ITHF to Induct Kellmeyer

January 27, 2011

NEWPORT, R.I. — Fern Lee “Peachy” Kellmeyer, who was the very first employee and director of the WTA (Women’s Tennis Association) in 1973 and still serves the organization today, has been elected for induction to the International Tennis Hall of Fame. Christopher E. Clouser, chairman of the International Tennis Hall of Fame & Museum announced Kellmeyer’s induction today at a WTA Alumnae & Friends Reunion at the Australian Open in Melbourne, Australia.

Kellmeyer is the sole 2011 inductee in the Contributor Category. She joins Recent Player inductee Andre Agassi, whose induction was announced last week. Together, Kellmeyer and Agassi will be the International Tennis Hall of Fame Class of 2011. The Class of 2011 Induction Ceremony will be held on July 9, 2011 at the International Tennis Hall of Fame & Museum in Newport, R.I. The Ceremony will be held in conjunction with the Campbell’s Hall of Fame Tennis Championships, an ATP World Tour event.

“Professional women’s tennis players, young female athletes and the sports world in general should be grateful that Peachy Kellmeyer chose to apply her dedication and leadership skills to women’s tennis, because her tireless work has played a critical role in the growth of the game and in improving rights for female athletes across all sports,” said Christopher E. Clouser, chairman of the International Tennis Hall of Fame & Museum. “We are delighted to honor Peachy for her contributions to tennis with induction into the International Tennis Hall of Fame.”

Kellmeyer, 66, of Wheeling, West Virginia, became involved in the game as a talented junior player, went on to be a star collegiate athlete, and then launched an administrative career in tennis. During her career with the WTA, Kellmeyer has led the WTA’s operations, player and tournament relations and has been at the center of all major policy decisions. Kellmeyer currently serves as WTA Operations Executive Consultant. She is also a member of the ITF Fed Cup Committee and oversees the WTA’s alumni program to ensure that past players and tournament directors remain engaged with the WTA that they helped build.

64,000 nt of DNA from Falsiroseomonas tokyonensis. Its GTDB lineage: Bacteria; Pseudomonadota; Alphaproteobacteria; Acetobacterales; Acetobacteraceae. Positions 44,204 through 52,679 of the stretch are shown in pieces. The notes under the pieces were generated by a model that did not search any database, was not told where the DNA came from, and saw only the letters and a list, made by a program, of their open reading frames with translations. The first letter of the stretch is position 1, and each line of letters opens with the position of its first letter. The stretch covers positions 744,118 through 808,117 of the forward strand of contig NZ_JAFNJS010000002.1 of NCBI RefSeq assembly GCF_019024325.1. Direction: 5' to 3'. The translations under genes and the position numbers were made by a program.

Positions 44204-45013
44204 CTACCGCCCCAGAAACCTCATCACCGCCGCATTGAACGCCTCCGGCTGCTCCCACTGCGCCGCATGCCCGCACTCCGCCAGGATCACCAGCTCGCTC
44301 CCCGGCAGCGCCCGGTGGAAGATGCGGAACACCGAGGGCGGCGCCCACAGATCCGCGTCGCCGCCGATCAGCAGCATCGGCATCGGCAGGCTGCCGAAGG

“This is a tremendous honor, and I’m so grateful for the recognition. I am particularly pleased to have been able to celebrate the news of my induction surrounded by many of my close friends in the WTA Alumnae & Friends Association who have shared the vision and worked with me to grow women’s tennis around the globe,” said Kellmeyer. “From playing opportunities to prize money, to interest in the game, we’ve all worked very hard to reach the positive position that women’s tennis is in today. I’ve been fortunate to have truly loved my work all my life, and it’s a real joy to see that my efforts have positively impacted women.”

During Kellmeyer’s tenure, prize money on the WTA has increased from $309,000 in 1973 to more than $86,000,000 in 2010, and the number of WTA events has increased from 23 domestic tournaments to 53 events in 33 different countries. Attendance at WTA events has increased dramatically with nearly 5 million in-stadium fans annually, and television exposure has increased with hundreds of millions of homes receiving more than 6,000 hours of international TV coverage on an annual basis.